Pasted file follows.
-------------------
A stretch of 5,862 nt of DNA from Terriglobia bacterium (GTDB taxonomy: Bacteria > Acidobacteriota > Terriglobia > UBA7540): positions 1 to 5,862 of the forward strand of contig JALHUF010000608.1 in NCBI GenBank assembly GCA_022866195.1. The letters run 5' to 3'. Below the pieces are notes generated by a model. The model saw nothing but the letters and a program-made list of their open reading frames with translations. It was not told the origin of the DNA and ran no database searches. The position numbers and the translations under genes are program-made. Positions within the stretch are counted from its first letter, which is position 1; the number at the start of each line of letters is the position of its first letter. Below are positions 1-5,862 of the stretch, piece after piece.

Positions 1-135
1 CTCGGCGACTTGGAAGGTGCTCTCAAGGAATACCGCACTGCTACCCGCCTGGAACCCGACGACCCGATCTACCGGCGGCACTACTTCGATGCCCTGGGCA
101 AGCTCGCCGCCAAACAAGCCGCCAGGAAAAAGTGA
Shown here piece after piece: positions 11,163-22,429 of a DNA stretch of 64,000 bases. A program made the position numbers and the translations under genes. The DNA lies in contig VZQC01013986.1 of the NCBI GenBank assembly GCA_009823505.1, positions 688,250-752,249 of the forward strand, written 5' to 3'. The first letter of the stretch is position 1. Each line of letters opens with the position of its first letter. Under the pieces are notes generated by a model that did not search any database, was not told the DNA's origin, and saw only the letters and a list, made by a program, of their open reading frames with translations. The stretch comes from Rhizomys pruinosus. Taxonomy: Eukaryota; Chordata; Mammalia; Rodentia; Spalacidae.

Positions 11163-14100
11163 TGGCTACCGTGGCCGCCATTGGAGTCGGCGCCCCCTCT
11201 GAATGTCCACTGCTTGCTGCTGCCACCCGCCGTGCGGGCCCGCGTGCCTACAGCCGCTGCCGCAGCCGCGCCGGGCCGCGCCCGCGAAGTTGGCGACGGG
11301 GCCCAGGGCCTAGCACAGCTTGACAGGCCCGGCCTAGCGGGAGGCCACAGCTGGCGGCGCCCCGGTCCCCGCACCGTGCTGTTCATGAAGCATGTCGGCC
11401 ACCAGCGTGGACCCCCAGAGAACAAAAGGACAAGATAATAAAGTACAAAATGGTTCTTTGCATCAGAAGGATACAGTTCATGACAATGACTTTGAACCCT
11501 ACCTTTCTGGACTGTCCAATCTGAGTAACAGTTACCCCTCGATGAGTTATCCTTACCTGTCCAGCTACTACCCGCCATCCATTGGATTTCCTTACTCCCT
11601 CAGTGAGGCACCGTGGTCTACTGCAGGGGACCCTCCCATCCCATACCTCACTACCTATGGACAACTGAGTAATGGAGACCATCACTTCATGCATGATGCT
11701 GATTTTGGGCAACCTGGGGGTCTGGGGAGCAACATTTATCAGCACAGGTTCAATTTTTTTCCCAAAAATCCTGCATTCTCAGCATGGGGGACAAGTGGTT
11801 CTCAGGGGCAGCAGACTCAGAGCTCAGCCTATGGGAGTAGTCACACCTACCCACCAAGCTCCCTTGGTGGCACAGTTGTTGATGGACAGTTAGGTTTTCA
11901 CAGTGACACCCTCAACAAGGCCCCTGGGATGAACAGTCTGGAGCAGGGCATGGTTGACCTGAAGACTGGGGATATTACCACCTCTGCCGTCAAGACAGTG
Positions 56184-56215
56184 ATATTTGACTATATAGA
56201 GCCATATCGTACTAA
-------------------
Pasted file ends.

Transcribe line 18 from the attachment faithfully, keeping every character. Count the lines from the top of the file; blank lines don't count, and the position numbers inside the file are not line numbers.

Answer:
56201 GCCATATCGTACTAA